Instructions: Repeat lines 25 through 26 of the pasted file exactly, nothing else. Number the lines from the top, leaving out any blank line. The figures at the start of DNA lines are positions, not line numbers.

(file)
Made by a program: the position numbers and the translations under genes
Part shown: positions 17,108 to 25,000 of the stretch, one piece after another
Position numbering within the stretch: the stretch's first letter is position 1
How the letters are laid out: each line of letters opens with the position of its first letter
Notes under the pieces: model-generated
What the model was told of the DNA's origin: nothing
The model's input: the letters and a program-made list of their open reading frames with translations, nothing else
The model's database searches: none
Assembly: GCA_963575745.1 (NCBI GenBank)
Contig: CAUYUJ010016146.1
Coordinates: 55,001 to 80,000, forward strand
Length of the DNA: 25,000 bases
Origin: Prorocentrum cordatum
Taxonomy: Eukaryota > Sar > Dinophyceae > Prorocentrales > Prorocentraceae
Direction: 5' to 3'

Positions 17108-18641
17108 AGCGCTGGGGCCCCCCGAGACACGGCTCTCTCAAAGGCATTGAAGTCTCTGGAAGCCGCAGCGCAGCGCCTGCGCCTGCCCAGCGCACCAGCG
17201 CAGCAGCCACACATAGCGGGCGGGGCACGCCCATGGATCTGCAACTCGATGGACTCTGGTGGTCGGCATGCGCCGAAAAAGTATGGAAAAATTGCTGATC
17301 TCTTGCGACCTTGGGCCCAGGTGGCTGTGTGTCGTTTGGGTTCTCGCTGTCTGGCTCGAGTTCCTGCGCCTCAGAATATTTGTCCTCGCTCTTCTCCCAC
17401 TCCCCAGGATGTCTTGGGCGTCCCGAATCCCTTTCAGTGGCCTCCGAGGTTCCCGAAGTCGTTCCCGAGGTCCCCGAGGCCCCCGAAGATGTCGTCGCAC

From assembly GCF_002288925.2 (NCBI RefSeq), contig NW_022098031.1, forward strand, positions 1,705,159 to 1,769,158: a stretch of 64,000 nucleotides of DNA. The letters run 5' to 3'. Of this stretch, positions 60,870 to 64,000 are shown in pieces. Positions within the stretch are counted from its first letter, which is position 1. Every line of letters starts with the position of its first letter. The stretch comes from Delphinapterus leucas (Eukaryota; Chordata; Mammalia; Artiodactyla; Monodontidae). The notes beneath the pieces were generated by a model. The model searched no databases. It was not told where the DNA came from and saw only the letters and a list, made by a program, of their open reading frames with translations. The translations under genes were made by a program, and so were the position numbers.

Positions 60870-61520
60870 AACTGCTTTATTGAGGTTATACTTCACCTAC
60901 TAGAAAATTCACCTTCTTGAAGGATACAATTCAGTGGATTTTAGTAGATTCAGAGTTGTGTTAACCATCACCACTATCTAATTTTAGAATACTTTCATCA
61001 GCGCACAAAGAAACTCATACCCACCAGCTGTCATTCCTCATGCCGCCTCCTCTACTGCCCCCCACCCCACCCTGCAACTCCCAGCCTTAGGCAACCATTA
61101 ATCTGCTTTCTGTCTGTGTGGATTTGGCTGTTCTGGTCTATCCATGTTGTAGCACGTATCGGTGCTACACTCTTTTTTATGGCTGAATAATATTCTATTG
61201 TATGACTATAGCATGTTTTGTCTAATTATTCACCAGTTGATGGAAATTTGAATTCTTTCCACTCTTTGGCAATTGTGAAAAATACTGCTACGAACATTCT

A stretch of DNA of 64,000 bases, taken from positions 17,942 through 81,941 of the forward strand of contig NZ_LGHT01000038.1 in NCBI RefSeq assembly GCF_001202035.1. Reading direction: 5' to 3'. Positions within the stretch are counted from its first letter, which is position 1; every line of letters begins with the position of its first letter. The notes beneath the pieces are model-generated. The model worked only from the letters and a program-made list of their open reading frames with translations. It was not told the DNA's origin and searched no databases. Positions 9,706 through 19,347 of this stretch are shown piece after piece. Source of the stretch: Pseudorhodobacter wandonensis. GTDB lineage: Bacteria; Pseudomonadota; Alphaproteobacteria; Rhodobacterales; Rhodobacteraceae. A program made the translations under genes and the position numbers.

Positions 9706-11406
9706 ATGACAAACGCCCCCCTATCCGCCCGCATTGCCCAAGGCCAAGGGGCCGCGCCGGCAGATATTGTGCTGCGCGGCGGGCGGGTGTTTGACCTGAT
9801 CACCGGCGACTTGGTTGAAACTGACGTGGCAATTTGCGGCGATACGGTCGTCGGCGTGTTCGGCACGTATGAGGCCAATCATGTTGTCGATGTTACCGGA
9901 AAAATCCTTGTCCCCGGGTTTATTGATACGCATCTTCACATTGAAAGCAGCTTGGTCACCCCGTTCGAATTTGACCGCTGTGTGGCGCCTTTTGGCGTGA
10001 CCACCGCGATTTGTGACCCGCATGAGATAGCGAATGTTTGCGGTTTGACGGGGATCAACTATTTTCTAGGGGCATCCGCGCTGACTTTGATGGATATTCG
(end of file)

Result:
61001 GCGCACAAAGAAACTCATACCCACCAGCTGTCATTCCTCATGCCGCCTCCTCTACTGCCCCCCACCCCACCCTGCAACTCCCAGCCTTAGGCAACCATTA
61101 ATCTGCTTTCTGTCTGTGTGGATTTGGCTGTTCTGGTCTATCCATGTTGTAGCACGTATCGGTGCTACACTCTTTTTTATGGCTGAATAATATTCTATTG